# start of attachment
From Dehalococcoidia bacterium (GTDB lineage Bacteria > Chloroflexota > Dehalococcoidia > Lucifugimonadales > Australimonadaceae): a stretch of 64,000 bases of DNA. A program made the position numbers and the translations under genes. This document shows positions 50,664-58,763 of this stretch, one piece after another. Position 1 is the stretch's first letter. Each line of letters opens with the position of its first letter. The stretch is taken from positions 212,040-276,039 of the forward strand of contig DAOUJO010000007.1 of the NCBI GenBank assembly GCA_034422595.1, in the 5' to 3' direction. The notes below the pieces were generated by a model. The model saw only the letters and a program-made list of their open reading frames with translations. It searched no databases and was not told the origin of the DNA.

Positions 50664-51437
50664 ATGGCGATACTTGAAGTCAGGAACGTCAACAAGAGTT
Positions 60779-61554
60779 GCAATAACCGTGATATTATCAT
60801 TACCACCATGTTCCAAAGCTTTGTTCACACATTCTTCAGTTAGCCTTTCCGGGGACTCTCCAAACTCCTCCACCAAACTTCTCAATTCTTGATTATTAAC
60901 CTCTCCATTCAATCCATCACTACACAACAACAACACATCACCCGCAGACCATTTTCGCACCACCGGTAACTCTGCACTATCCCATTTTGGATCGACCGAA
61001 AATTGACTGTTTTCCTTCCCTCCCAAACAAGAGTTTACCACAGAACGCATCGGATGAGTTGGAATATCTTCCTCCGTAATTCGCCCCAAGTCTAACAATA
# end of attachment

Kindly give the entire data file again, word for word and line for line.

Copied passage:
From Dehalococcoidia bacterium (GTDB lineage Bacteria > Chloroflexota > Dehalococcoidia > Lucifugimonadales > Australimonadaceae): a stretch of 64,000 bases of DNA. A program made the position numbers and the translations under genes. This document shows positions 50,664-58,763 of this stretch, one piece after another. Position 1 is the stretch's first letter. Each line of letters opens with the position of its first letter. The stretch is taken from positions 212,040-276,039 of the forward strand of contig DAOUJO010000007.1 of the NCBI GenBank assembly GCA_034422595.1, in the 5' to 3' direction. The notes below the pieces were generated by a model. The model saw only the letters and a program-made list of their open reading frames with translations. It searched no databases and was not told the origin of the DNA.

Positions 50664-51437
50664 ATGGCGATACTTGAAGTCAGGAACGTCAACAAGAGTT
Positions 60779-61554
60779 GCAATAACCGTGATATTATCAT
60801 TACCACCATGTTCCAAAGCTTTGTTCACACATTCTTCAGTTAGCCTTTCCGGGGACTCTCCAAACTCCTCCACCAAACTTCTCAATTCTTGATTATTAAC
60901 CTCTCCATTCAATCCATCACTACACAACAACAACACATCACCCGCAGACCATTTTCGCACCACCGGTAACTCTGCACTATCCCATTTTGGATCGACCGAA
61001 AATTGACTGTTTTCCTTCCCTCCCAAACAAGAGTTTACCACAGAACGCATCGGATGAGTTGGAATATCTTCCTCCGTAATTCGCCCCAAGTCTAACAATA